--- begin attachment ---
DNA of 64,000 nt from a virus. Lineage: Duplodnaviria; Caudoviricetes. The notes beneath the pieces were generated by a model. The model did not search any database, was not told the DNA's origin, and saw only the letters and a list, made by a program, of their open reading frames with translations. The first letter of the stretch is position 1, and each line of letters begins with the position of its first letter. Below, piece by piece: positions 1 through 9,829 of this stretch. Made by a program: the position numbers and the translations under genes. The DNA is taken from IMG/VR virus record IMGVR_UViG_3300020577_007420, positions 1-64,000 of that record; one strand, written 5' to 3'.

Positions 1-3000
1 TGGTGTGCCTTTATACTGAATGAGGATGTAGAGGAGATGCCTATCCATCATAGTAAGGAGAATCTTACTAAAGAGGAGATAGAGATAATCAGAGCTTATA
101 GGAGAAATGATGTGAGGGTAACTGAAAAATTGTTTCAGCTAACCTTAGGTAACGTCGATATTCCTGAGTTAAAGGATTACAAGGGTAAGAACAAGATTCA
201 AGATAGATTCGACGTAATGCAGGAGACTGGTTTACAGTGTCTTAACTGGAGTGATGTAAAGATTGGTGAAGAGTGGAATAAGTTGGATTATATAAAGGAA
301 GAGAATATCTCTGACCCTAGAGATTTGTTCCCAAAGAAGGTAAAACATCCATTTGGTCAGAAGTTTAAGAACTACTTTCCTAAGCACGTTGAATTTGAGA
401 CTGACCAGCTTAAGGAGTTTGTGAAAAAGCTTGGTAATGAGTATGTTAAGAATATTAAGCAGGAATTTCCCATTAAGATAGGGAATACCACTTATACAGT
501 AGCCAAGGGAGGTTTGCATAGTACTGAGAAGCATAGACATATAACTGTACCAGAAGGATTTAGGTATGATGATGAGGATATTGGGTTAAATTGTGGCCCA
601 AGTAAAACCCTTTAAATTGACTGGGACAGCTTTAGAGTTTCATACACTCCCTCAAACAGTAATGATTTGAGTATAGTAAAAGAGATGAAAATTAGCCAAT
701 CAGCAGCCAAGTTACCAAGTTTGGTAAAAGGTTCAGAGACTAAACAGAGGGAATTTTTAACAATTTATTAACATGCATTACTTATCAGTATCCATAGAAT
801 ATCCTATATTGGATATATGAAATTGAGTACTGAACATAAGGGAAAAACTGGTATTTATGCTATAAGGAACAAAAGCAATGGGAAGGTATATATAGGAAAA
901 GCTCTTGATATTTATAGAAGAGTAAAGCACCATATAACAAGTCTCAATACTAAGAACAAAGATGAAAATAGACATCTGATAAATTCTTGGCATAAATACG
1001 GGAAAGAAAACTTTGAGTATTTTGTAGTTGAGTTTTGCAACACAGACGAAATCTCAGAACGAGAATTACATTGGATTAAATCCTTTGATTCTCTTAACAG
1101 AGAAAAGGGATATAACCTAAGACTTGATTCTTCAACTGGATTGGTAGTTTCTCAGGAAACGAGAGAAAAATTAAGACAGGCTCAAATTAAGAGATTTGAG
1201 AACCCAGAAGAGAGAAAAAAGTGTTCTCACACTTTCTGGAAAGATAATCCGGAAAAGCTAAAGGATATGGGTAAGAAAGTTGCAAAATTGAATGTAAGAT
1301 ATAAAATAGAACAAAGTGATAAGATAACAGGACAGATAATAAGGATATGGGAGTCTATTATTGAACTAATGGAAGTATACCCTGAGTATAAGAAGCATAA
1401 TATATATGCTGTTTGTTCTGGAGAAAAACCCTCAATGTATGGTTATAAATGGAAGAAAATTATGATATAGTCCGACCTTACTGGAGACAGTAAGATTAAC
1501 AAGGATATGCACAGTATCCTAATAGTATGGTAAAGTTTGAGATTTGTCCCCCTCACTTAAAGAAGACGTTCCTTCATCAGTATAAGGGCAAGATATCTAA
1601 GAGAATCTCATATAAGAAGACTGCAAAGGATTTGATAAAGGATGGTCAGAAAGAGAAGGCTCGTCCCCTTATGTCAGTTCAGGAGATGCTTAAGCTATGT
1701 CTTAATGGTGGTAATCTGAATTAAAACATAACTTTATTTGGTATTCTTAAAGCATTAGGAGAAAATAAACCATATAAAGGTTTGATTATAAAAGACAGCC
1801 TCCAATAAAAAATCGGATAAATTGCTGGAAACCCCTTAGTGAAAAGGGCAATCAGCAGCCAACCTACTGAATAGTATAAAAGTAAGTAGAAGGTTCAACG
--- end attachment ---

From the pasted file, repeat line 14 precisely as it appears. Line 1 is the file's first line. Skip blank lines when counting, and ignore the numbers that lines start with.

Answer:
1101 AGAAAAGGGATATAACCTAAGACTTGATTCTTCAACTGGATTGGTAGTTTCTCAGGAAACGAGAGAAAAATTAAGACAGGCTCAAATTAAGAGATTTGAG